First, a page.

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Testimonial

Measuring is complex and critical for research in marketing, advertising, and consumer psychology. These books are excellent tools for researchers and professionals of those areas that need to find reliable and valid scales for their research. They have helped me save time and consider new constructs in my academic research.
Juan Fernando Tavera
University of Antioquia, COLOMBIA

values

Seven Likert-type items measure the degree to which a person believes that he/she is treated fairly, in general, and receives what is deserved.

Using six, nine-point Likert-type items, the scale measures the degree to which a person believes that consuming a particular product or brand would help attain some of his/her life goals. 

The degree to which a person is willing to make sacrifices for the long-term good of society as well as for other causes of personal importance is measured with seven, seven-point Likert-type items.

Three, seven-point Likert-type items are used to measure the degree to which a person believes a particular company is socially active due to its genuine concern and unselfish motivation.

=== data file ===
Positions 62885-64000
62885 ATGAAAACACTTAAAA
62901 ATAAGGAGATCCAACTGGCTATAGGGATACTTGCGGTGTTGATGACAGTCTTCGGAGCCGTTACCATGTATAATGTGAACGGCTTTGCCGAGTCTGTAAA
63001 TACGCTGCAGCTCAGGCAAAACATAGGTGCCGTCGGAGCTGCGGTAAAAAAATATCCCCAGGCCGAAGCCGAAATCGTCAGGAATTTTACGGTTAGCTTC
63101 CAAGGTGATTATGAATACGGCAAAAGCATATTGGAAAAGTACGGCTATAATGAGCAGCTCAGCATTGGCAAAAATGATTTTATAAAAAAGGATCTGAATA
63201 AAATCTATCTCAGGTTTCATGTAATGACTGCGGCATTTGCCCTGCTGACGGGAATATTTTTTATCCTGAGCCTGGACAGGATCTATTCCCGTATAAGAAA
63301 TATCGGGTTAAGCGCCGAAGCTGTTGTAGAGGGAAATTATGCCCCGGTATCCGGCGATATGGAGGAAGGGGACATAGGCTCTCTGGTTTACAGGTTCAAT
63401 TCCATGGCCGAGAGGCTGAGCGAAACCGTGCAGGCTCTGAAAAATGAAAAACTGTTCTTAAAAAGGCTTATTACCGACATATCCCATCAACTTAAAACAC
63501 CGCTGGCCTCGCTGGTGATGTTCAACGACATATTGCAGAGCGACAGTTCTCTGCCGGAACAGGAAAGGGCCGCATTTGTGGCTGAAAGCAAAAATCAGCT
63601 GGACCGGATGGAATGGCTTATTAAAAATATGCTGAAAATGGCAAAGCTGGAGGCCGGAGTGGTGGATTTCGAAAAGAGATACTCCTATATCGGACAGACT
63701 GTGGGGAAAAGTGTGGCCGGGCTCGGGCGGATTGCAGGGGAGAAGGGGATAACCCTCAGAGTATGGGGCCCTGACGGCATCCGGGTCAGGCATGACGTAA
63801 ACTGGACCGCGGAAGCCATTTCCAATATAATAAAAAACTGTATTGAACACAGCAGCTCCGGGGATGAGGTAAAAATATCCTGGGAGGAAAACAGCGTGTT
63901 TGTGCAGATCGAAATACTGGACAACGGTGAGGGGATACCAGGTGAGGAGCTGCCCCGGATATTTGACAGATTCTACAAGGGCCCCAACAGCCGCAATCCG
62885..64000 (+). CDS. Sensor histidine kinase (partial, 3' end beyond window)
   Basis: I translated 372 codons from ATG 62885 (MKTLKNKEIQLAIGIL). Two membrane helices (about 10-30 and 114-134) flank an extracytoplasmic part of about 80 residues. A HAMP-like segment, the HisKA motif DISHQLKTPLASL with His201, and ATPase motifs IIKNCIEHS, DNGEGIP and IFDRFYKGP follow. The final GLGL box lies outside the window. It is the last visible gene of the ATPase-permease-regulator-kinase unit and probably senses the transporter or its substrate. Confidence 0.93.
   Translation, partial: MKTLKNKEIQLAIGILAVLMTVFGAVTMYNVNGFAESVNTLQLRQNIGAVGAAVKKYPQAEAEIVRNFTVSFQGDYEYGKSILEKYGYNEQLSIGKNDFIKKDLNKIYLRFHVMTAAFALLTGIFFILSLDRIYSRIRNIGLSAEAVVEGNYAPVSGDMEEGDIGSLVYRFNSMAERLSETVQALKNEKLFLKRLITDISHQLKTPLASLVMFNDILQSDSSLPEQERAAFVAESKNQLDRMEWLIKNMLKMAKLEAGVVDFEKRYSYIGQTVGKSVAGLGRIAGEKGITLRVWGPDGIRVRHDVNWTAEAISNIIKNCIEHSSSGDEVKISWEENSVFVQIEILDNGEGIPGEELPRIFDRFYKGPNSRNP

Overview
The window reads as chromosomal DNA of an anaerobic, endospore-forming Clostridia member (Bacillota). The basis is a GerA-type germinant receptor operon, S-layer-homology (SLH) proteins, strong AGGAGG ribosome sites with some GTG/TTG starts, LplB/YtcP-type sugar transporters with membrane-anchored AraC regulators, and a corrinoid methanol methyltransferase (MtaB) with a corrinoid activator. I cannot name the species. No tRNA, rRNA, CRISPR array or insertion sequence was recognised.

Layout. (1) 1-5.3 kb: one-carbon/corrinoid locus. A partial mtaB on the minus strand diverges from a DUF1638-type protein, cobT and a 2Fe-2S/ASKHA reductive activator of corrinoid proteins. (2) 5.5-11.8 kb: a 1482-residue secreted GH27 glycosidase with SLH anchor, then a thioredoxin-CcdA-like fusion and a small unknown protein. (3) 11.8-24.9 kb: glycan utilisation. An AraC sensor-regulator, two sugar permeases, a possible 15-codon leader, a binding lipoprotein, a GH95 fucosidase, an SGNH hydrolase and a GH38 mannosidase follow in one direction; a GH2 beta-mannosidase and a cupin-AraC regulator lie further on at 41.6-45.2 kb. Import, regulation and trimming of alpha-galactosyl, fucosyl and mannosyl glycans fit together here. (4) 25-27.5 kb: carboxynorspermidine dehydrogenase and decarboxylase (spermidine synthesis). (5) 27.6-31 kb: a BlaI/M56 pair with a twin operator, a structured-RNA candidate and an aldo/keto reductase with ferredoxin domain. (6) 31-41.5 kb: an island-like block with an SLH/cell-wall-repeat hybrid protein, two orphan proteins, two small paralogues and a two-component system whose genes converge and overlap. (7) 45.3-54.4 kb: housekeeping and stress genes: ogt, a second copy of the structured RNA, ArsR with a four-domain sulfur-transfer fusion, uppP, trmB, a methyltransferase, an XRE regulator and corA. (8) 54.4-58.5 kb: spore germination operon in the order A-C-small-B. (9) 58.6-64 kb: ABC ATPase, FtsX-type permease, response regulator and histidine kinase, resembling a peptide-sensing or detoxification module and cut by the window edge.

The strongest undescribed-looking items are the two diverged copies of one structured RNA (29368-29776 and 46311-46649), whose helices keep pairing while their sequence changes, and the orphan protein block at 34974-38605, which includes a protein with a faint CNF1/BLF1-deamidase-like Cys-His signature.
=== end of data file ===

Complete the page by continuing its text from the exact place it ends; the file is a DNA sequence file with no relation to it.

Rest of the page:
Six, seven-point Likert-type items are used to measure the degree to which a person expresses support for environmental protection through his/her purchases and consumption.

The degree to which a consumer believes that using a particular product would be consistent with his/her values is measured with three, five-point Likert-type items.  

The scale uses three, five-point Likert-type items to measure a person’s beliefs about the level of materialism of one of his/her parents.  (The scale is completed twice if assessment of both parents’ materialism is of interest.)

Four, eight-point items measure the importance a person places on protecting the ecosystem and living in harmony with it.

The importance a person places on hard work to attain financial rewards and social power is measured with five, eight-point items.

The degree to which a person believes that, in general, one person’s good outcomes come at the expense of another person is measured with six, 10-point Likert-type items.